Now that looked like fun. Wish I was there, in fact I wished I was all over the world instantaneously celebrating PARKing Day. But I was here in NYC where we had over 50 of them.
    Take a gander at our NYC Streetfilm on PARKing Day if you wish:


  6. Jarrett Avatar

    We Westerners are so polite and organised about these things. One of my most vivid memories of India is the way that the movement functions of the street must coexist with the placehood functions. There will always be the conflict between movement and placehood — it goes back to Augustine’s opposition of Becoming vs Being — but in India the need for public place is so great that portions of streets are spontaneously appropriated for it. If nobody pushes back, outer lanes of busy streets are filled up by pedestrians, and then by little booths or tables of merchants (who push the pedestrians into the next lane and begin to colonise that one). Finally, fairly permanent structures get built in what was once a traffic lane. Obviously, traffic pushes back with its own needs for clear space, but the tension is continuous and dynamic.
    Once, when touring a proposed Bus Rapid Transit corridor in Visakhapatnam, Andhra Pradesh with my clients, I observed that the street — continuously lined with small vendors for many km — seemed too narrow for BRT to work. The client explained that the actual street right of way extended well back behind the merchants, and even beyond some of the fairly permanent structures behind them.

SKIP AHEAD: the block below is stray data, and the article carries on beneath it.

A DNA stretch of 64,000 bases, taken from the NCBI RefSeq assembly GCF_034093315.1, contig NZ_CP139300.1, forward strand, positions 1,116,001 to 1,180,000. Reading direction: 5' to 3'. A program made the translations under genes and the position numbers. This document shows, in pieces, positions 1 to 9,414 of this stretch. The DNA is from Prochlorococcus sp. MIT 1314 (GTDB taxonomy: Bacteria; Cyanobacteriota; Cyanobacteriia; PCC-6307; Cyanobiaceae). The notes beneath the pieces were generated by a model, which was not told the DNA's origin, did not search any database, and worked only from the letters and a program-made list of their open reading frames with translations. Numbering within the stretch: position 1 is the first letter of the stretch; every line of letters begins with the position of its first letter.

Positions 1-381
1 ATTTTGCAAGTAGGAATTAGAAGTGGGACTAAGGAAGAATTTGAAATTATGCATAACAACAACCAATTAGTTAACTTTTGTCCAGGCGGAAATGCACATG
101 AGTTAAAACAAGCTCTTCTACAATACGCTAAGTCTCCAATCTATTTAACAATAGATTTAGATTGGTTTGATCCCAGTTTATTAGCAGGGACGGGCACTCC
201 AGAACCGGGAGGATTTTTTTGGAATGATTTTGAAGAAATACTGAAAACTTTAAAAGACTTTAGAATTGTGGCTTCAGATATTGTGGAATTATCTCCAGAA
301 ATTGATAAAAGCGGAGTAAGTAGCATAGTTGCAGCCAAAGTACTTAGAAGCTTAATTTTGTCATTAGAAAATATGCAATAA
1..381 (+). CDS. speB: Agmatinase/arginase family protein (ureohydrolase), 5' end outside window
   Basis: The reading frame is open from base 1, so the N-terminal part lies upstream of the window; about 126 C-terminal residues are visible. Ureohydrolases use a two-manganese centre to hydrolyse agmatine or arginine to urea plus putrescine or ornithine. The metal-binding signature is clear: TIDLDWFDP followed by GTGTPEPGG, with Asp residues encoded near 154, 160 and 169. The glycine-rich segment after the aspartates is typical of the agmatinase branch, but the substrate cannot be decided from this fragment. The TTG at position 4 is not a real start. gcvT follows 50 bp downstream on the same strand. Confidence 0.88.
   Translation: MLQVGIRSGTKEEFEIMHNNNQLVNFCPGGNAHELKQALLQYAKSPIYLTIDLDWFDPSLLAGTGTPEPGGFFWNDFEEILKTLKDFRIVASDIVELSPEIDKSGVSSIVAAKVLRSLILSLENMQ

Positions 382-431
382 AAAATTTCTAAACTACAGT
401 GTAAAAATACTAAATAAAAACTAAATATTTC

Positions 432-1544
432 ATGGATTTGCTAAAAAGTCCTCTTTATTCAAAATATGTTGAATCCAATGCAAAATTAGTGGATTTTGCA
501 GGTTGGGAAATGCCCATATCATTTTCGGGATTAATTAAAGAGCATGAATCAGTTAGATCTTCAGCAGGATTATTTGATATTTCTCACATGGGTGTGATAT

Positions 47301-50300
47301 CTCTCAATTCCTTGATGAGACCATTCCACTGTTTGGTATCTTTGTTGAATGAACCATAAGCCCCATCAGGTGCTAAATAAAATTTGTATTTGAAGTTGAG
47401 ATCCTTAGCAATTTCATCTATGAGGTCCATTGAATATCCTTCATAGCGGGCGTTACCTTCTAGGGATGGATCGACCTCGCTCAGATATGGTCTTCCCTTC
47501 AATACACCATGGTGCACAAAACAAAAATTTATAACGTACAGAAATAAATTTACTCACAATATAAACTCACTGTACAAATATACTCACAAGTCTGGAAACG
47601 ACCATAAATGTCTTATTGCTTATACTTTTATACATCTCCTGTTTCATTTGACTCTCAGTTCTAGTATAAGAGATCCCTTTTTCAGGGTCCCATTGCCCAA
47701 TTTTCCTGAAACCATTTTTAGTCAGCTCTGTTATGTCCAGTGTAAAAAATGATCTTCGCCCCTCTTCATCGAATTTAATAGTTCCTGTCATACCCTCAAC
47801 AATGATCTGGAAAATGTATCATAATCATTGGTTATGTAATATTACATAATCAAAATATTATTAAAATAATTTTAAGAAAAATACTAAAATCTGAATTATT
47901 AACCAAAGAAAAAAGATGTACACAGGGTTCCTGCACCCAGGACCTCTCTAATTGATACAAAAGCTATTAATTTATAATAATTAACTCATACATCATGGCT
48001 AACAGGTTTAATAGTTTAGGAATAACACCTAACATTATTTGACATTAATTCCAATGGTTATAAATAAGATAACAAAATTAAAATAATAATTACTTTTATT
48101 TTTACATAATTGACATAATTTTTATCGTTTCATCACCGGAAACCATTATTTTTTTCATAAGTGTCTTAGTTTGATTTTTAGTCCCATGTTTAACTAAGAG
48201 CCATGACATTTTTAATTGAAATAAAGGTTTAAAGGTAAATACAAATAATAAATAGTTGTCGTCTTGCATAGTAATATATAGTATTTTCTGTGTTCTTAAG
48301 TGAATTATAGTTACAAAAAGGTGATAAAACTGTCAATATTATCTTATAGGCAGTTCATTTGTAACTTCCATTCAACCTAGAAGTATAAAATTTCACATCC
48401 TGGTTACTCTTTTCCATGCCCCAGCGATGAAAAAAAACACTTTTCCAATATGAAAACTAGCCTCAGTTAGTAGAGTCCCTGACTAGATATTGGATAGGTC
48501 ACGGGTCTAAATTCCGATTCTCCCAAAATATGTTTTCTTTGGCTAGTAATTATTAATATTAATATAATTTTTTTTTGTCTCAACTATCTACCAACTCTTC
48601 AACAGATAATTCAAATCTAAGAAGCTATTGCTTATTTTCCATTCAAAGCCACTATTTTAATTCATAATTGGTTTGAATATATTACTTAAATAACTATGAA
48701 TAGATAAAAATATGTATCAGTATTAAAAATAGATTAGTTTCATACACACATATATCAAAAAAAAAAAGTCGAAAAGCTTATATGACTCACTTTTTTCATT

I discussed and illustrated this fascinating process in the course of my walking tour of Delhi here:
    All this comes to mind in response to these inspiring but distinctively Western festivals, such as you describe. Much of the world has a completely different and much more dynamic way of experiencing and using road space.


  7. Bob Meade Avatar

    Here’s a view of the same place in the 1890’s before cars could be seen. Still needed wagon parking though:
    Customs House, Circular Quay, Sydney


  8. Lee Avatar

    I didn’t get a chance to organise something for here in Sydney but had pointed my students to the PARKing site. My friend and colleague in Brisbane, Nicole, organised a group of architecture students to create some ‘parks.’ I hope to do something similar next year – i’d be happy to hear of Yen’s contacts and maybe something can be put together…


  9. manuela Avatar

    call for designers and architects!
    join us in the new sharing area moroso design – the act of telling design through your projects
    to post projects, illustrations, drawings and sketches on our FLICKR account, use you flickr account and looking for the group “area sharing moroso”. so upload!
    if you have not any flickr account, please send an e-mail to and you will receive your password.


  10. michael dye Avatar
    michael dye

    i am looking for a team of people willing to do a ‘park’ next thursday 30th. am involved in a guerilla gardening concept and want to create a distraction given the very public nature of the site. please contact me asap.
    this will be televised.


  11. tiasmith Avatar

    Nice things have been mentioned..
    Tia Smith